Tennessee Volunteers Football: How Tyler Bray Will Save Derek Dooley's Job

Daniel HudsonCorrespondent IIIMay 20, 2012

Never has an educated, well-spoken attorney from Georgia depended so much on the ability of a lanky, college kid from California until Derek Dooley and Tyler Bray. Most agree that the Tennessee Volunteers need to perform this season for Dooley to return, and Bray is the most important figure in all of it.

Dooley himself admits that the atypical burdens of the past few years are now gone:

I feel like all those anchors that were weighing the program down and making it challenging are gone.

The key is ensuring a big season from Bray, so besides losing this tattoo, here are the three things that I think he'll do this fall to help save Dooley's job.


Huge Stats

Let's start with the obvious. The first thing Tyler Bray can do for the 2012 Tennessee Vols is to have a huge statistical year—something he's capable of doing.

In his two years, Bray averages just under 240 yards and two touchdowns passing per game. Extend that over a 12-game season and you have a 2,880-yard, 24-touchdown year—a very good season by most standards.

In what will be Bray's junior year, he will outdo his own averages. The kind of season I believe he's looking at is 3,000 yards and 30 touchdowns, boosted by his own improvement along with the uncertainty in the running game.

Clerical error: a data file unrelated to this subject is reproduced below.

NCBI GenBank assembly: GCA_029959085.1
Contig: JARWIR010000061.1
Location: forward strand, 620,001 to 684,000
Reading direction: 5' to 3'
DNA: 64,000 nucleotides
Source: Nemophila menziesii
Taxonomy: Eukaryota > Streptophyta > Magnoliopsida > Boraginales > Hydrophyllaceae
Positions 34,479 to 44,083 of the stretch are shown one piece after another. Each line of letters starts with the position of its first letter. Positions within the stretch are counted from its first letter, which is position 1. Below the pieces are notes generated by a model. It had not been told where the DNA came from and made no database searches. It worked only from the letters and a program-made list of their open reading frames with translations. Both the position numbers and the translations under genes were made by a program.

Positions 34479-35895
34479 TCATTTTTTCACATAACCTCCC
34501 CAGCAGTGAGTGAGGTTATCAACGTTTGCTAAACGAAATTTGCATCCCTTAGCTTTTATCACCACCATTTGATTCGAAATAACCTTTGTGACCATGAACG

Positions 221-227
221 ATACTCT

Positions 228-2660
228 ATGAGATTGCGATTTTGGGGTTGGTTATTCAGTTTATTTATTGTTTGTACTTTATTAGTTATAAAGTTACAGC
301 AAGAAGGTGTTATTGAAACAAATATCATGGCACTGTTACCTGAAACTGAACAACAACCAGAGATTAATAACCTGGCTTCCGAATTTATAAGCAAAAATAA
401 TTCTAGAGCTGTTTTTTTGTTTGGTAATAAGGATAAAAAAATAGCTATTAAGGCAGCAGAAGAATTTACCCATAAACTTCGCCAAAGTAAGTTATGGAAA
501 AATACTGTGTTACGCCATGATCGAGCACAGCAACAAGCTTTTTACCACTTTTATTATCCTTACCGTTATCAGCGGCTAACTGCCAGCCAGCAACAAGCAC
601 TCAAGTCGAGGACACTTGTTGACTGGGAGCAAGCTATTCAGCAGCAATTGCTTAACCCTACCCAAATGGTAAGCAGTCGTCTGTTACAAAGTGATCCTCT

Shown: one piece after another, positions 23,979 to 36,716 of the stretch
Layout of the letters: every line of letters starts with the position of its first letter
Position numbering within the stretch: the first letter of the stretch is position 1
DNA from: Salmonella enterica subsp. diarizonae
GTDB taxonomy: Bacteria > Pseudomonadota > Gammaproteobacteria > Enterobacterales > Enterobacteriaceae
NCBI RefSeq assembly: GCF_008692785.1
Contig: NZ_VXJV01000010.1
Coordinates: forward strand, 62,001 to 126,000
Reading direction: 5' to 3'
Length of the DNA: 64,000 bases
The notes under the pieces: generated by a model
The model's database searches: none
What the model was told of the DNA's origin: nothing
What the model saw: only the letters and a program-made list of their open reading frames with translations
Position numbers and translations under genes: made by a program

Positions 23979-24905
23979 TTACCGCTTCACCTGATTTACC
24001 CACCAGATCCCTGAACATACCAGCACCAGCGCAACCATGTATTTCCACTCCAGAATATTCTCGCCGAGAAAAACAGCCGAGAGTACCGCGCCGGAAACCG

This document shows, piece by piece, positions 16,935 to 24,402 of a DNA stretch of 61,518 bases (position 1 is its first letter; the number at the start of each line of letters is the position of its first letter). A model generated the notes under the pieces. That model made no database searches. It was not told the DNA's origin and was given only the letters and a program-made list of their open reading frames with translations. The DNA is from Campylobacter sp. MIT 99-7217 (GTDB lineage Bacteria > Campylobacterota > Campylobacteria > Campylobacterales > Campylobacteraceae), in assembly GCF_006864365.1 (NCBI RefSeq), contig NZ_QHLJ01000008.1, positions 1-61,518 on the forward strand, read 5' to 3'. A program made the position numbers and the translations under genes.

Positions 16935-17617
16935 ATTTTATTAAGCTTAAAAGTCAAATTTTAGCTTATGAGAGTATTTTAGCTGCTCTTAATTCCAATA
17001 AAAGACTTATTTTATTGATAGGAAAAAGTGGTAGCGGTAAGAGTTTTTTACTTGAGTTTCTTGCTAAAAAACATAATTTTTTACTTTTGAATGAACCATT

Such a season would make Bray just the third quarterback in school history with over 3,000 yards in a season. Peyton Manning (twice) and Erik Ainge are the other two.

Bray has, perhaps, the best receiving corp in the country, making this lofty goal achievable. The biggest threat to a huge stats year this fall is his ability to stay on the field.


A Completely Healthy Season

In 2010, Tyler Bray was a tall, skinny freshman who we hoped would be good in the future. Derek Dooley —intentional or not—inserted him into the starting lineup at the end of the season after the Volunteers had passed their hardest conference games.

In 2011, Bray was still tall and still skinny, but he was the unquestioned starter from day one and set numerous school records, and even more not-done-since-Peyton-Mannings, before an unlucky injury against Georgia.

He has never played a complete game against Georgia or South Carolina. He has but five career completions against Alabama in garbage time during his freshman year.

Bray is untested, but so are those SEC foes that have yet to see him start against them. This year, he needs to start each and every game in order for Tennessee to have the kind of season that will see Dooley return for a 2013.


Stronger Leadership

The Kentucky game, last year, completely blew me away and changed my entire outlook on this group of Tennessee Volunteers for two reasons.

First, Derek Dooley did a terrible job of motivating the players. They looked dead from the opening kick off, and it only got worse.

Second, Tyler Bray was hardly any help at all in picking up where the coaching left off. If the starting quarterback senses a lack of focus and intensity in a game that would lead to a bowl game and extend the nation's longest winning streak, it's his job to fix it.

Or, at least, try.

I'm going to give Bray the benefit of the doubt that his lack of leadership had to do with his youth and not his heart. It's tough to lead as sophomore, especially when you've missed a quarter of the season.

But enough of that! Bray needs to be a stronger leader this year, and by all accounts, he has taken that charge seriously.

A strong year for Bray means eight or nine wins. Eight or nine wins means Derek Dooley will stay on as the coach of the Vols.